Marc A. Scorca: Susan Feder, hello, and thank you so much for being with us today. You know our 50th anniversary was interrupted pretty powerfully by COVID, but we were setting out to create an oral history and to talk to 50 people who’ve made an indelible impression on American opera over the last half century, and you are clearly one of those people, so thanks for joining me today.
Susan Feder: Well, that's an honor Marc and quite a compliment. So I hope I can try to live up to it in this hour.
Marc A. Scorca: You already have. As I always do, I start out by asking everyone, who brought you to your first opera?
Susan Feder: My first opera was (thanks to) my middle school music teacher, Donald Hoople. We had a wonderful public music program in the White Plains public schools, and it's where I started violin and I played in my first orchestra and the eighth grade class trip was to The Metropolitan Opera. So we spent weeks, if not months preparing for that trip, and it was Carmen. I looked it up this morning, just wondering who might have been in that cast. And it was Grace Bumbry, Mirella Freni, Richard Tucker and Justino Díaz, none of whom would've meant anything to me at the time. But that was the season, with a new production of Carmen.
Marc A. Scorca: Was your first impression one of "I like this," (or) was it not a convincing first experience?
Susan Feder: Oh, no. It was a wonderful first experience and honestly one of the greatest parts of it was not only seeing the lights ascend in The Metropolitan Opera, but that they left the curtains up in between acts, to see the magic behind the making of the opera, which of course we can do on HDTV now, but that was really something in 1968.
Marc A. Scorca: And we hear it anecdotally across our industry that when audiences get to actually see, because a curtain gets stuck, something happens: they love seeing what goes on backstage.
Susan Feder: And I was, at that point, a violinist. I was an active instrumentalist. I was playing in summer camps and All County orchestras, but my parents also had gotten an subscription to the new Met, which had been (opened) a year or two earlier. And my father had been a supernumerary at The Met in his youth, but they didn't take me to opera, oddly; they took me to Broadway musicals at that stage of my life.
Marc A. Scorca: Isn't that interesting. And even though you were a young violinist, did you go to Symphony performances?
Susan Feder: Occasionally. My grandfather had a subscription for the New York Philharmonic, so we would go once a year, but my first time at Carnegie Hall, I was backstage with the New York Youth Symphony, and I saw it from that vantage point, rather than the audience.
Marc A. Scorca: Not a bad view. So I wanna just talk about your entry into the music business. Of course, when you went to college, you had a double major - music was one of those, and then you went on for graduate work and was focused on music. So what was the journey from youthful violinist into music as your area of study?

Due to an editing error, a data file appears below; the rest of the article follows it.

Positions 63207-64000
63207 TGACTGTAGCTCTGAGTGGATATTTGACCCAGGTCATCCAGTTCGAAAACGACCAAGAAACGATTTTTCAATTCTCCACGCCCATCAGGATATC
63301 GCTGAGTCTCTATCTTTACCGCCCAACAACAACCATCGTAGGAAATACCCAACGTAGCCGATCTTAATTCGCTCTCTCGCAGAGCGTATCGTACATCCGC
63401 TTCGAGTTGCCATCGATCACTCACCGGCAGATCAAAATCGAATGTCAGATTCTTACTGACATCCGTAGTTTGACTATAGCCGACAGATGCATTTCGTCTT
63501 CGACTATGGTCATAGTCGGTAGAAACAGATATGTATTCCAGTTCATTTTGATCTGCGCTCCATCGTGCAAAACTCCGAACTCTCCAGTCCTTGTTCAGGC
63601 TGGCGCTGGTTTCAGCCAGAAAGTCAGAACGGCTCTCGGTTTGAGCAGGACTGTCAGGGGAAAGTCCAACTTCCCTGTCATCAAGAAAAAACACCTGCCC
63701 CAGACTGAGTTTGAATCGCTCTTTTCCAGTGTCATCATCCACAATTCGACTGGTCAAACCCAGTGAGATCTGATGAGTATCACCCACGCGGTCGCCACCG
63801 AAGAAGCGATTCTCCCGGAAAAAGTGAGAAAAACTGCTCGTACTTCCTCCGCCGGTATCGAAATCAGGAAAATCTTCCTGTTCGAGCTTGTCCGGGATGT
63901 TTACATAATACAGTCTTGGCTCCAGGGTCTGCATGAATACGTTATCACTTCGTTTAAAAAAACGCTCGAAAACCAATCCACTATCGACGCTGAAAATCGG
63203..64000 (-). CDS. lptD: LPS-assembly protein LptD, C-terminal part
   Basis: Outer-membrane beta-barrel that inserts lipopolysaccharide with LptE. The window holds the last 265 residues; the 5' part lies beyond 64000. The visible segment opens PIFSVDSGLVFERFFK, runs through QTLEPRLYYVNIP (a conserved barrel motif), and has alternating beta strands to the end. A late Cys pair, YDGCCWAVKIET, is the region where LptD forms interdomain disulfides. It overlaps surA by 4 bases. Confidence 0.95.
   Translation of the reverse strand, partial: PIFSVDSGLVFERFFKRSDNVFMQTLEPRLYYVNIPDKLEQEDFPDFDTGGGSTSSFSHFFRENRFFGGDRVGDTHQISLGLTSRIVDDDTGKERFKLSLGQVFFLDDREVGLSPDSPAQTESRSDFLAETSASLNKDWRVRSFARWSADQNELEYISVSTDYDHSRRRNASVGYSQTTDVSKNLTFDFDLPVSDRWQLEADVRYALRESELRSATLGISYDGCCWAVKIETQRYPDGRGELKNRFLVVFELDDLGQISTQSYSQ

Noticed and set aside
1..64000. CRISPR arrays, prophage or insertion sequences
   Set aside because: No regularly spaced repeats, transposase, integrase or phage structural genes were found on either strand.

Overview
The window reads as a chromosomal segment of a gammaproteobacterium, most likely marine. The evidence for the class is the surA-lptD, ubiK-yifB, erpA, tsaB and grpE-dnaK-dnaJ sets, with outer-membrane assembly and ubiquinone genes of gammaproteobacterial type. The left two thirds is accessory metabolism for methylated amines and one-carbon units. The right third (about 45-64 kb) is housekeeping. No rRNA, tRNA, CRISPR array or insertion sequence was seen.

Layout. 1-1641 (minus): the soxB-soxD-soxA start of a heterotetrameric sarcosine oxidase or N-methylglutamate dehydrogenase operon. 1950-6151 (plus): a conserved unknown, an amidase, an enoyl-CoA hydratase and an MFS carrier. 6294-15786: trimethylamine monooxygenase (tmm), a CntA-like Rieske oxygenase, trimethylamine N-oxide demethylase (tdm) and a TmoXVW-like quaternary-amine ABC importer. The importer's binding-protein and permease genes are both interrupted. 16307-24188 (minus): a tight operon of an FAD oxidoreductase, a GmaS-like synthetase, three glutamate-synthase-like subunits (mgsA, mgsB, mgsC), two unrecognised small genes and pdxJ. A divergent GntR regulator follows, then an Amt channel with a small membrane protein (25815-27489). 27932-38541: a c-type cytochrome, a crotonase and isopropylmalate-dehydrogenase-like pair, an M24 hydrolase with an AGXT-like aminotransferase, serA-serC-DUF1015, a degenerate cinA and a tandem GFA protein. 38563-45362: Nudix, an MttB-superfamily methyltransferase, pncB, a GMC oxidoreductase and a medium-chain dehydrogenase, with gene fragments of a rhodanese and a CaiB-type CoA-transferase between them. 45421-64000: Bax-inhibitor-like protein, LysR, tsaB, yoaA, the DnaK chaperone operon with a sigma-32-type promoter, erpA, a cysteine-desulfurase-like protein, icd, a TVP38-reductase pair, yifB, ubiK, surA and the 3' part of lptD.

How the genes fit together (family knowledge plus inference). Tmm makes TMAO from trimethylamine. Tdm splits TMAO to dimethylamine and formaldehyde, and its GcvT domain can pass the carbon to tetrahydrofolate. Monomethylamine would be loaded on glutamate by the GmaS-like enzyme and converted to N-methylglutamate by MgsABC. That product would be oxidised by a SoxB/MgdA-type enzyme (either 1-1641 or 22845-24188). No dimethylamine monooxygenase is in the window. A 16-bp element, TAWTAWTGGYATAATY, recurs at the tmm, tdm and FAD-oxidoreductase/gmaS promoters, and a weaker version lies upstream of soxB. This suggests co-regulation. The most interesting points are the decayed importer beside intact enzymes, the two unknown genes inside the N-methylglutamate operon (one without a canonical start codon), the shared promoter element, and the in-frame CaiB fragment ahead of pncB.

Susan Feder: I thought I wanted to be a violinist and my parents told me that I could study music in college as long as it was at an Ivy League school, and back in those days mere mortals were able to get into Ivy League schools. Princeton had gone co-ed a couple years before, so this was plausible, but my Princeton education was entirely in musicology; performance was extracurricular, and somewhere along the way, I realized I wasn't going to be a good enough musician, but I had gotten very interested in the history of music; the context in which music was made; the power of music to change hearts and minds, and to contribute to our cultural wellbeing. At Princeton, it was extracurricular, but new music at Princeton was very much the Milton Babbitt school, and I would occasionally play for graduate student compositions, which is probably where I first encountered Daniel Catán. I don't remember that in any detail. I'm quite sure I would've played for something for him.
Marc A. Scorca: Now that you mention it, I remember that connection when we saluted him. What struck me too, is that, like one of my brothers, you went from an east coast school to a west coast school for your graduate program: from Princeton, (a rather measured environment) to Berkeley, a very different environment. What brought you cross-country?
Susan Feder: Well, very intentional that I wanted to see New York as not being the center of the universe. I had a gap year in between when I went to Rome with a friend and had just a year on my own. I did play in orchestras there. I taught elementary school music, but I had that Berkeley acceptance in my back pocket, and Berkeley had a great program and it was in the Bay Area.
Marc A. Scorca: And once again, a musicological focus?
Susan Feder: Very definitely.
Marc A. Scorca: Did you continue playing violin even while you were in graduate school?
Susan Feder: Yeah.
Marc A. Scorca: And then, I noticed that your first professional work was at the San Francisco Symphony, at least what I understand from your bio. And there you were writing program notes and doing other musicalogically related work for the Symphony, and it seems like that's a natural outgrowth from your life as a violinist to work in Symphony...
Susan Feder: That was very much a part of it, Marc, and serendipitously I had met Michael Steinberg, a Berkeley graduate student, at a party. He was in fact dating a Berkeley graduate student at the moment. And I walked into that party and he looked terribly bored, and I knew he had spent a lot of time in Italy. So I went over to him and started talking about Italy. And some months later - he was at that point the artistic advisor at the Boston Symphony - he was invited to take on the same position at San Francisco, and he asked me if I wanted to join him. And that was a very quick and easy 'yes'. But I waited until after my graduate exams were passed, and I asked for a leave of absence and caused all sorts of disruption.
Marc A. Scorca: And then I learned in the lobby of a Philharmonic performance over at Alice Tully Hall, just this fall, that Deborah Borda was at the San Francisco Symphony when you were.